This weekend at the Beyond Genome meeting in San Diego, Gene Network Sciences unveiled its computer simulation of a human colon cancer cell — the largest and most complex such model yet available, according to the company.
Packed with more than 2,000 variables for approximately 500 genes and proteins and loaded with a good portion of the signal transduction pathways and gene expression networks that control the mammalian cell cycle, the model is simply huge. By comparison, the most advanced cellular model developed to date has been Masaru Tomita’s E-Cell at Keio University, an in silico model of the Mycoplasma genitalium bacterium, which contains only 127 genes.
According to GNS CEO and founder Colin Hill, the GNS human colon cancer cell, which takes up 66 square feet of floor space when printed out in poster form, describes the processes of endocytosis, receptor signaling, protein degradation, signal transduction, transcriptional control of gene expression networks, and protein translation.
In addition, he said, it is able to predict physiological outcomes such as cell cycle progression, cell cycle arrest, and apoptosis induction, and should have applications in the study of other types of cancer as well as Alzheimer’s disease and arthritis.
The Ithaca, NY-based company has not yet published this work in a peer-reviewed journal, but plans to do so, Hill said.
Hill said GNS was able to build the highly complex model in just a year and a half using a number of proprietary computational methods, such as the diagrammatic cell language, developed specifically to represent cellular systems, and network inference methodology, which infers missing pathways and networks using known biological data. These efforts were substantially sped up in recent months, however, by access to a 192-processor Linux-based supercomputer that GNS is test-driving under an agreement with IBM.
While simulating cellular processes is computationally intensive, it pales in comparison to the number crunching necessary to add data to the model. Because so little of the cell’s circuitry is actually known — estimates run around 5 percent — GNS uses its network inference methodology in a highly parallel fashion to match the astronomical numbers of available parameters and network topologies with the given data. Even 192 processors, while a great help, “is not really enough,” Hill said. “We’ll outgrow that very quickly.”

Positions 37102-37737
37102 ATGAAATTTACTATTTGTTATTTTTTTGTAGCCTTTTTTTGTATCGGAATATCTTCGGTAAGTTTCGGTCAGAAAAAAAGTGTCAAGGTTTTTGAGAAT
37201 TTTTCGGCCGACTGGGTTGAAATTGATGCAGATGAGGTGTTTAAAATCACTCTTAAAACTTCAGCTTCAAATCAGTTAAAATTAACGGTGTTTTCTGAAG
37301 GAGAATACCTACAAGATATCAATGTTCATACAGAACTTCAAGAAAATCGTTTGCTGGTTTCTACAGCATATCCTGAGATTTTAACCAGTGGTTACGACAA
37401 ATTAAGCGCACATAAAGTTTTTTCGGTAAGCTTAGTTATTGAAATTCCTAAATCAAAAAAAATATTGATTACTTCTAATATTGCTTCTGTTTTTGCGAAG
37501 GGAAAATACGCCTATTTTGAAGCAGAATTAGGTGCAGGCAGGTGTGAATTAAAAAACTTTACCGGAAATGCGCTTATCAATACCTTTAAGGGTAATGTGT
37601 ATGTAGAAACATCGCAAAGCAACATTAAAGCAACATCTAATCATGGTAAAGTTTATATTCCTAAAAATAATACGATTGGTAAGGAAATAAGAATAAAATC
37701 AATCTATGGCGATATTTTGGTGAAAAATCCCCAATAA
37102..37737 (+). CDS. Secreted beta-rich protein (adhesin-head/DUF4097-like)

GNS said it’s ready to pursue its strategy of using the predictive powers of the cellular model in collaborations with pharmaceutical and biotech companies. Of interest to these potential clients should be the model’s key contents — between a quarter and a half of all drug targets for cancer, by Hill’s estimate.
But how receptive will these potential customers be to such a nascent approach to drug discovery? Hill said that although GNS has yet to sign a deal, his discussions with prospective clients have been positive, largely because the company is very careful about validating all of its predicted results in its wet lab. Because of this focus, “it’s hard to discount or poke holes in our methodology,” he said. “We’re not coming to a pharma company with predictions that are just predictions.”
Of course, even state-of-the art technology has its limits. Although GNS said it expects to incorporate “every published and publicly known drug target for cancer” and “all of the [published] biology at the level of pathways” into its simulation within the next 12 months, that information still leaves 95 percent of the cell’s circuitry unaccounted for, a situation that Hill sees as the key opportunity for the future of systems biology. “There’s always going to be missing biology,” he said. Techniques such as GNS’ network inference methodology, if proven effective, will give the largely unproven field a significant boost.
“People are looking for this field to grow up and start having some impact in drug discovery and other areas,” said Hill. The future success of the company will certainly hinge on its ability to convince prospective customers that its model is a step in that direction.